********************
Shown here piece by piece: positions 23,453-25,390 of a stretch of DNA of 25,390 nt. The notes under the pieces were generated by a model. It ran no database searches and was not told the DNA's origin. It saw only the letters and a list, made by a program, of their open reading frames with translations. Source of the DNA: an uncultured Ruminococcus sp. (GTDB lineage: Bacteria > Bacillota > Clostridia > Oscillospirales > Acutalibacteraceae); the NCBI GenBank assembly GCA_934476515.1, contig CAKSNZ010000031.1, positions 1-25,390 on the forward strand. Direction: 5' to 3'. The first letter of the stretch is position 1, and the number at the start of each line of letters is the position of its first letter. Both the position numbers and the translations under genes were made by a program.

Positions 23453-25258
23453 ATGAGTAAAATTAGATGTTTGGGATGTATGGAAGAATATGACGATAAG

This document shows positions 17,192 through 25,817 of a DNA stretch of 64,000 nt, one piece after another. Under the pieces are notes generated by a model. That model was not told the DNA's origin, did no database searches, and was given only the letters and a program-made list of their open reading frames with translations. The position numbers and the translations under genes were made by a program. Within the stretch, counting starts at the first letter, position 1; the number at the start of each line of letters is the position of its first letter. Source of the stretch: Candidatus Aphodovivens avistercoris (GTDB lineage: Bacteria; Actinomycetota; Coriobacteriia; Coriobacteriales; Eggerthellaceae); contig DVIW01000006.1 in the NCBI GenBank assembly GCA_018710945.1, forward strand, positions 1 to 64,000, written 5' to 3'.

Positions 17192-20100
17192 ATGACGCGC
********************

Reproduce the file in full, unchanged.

Shown here piece by piece: positions 23,453-25,390 of a stretch of DNA of 25,390 nt. The notes under the pieces were generated by a model. It ran no database searches and was not told the DNA's origin. It saw only the letters and a list, made by a program, of their open reading frames with translations. Source of the DNA: an uncultured Ruminococcus sp. (GTDB lineage: Bacteria > Bacillota > Clostridia > Oscillospirales > Acutalibacteraceae); the NCBI GenBank assembly GCA_934476515.1, contig CAKSNZ010000031.1, positions 1-25,390 on the forward strand. Direction: 5' to 3'. The first letter of the stretch is position 1, and the number at the start of each line of letters is the position of its first letter. Both the position numbers and the translations under genes were made by a program.

Positions 23453-25258
23453 ATGAGTAAAATTAGATGTTTGGGATGTATGGAAGAATATGACGATAAG

This document shows positions 17,192 through 25,817 of a DNA stretch of 64,000 nt, one piece after another. Under the pieces are notes generated by a model. That model was not told the DNA's origin, did no database searches, and was given only the letters and a program-made list of their open reading frames with translations. The position numbers and the translations under genes were made by a program. Within the stretch, counting starts at the first letter, position 1; the number at the start of each line of letters is the position of its first letter. Source of the stretch: Candidatus Aphodovivens avistercoris (GTDB lineage: Bacteria; Actinomycetota; Coriobacteriia; Coriobacteriales; Eggerthellaceae); contig DVIW01000006.1 in the NCBI GenBank assembly GCA_018710945.1, forward strand, positions 1 to 64,000, written 5' to 3'.

Positions 17192-20100
17192 ATGACGCGC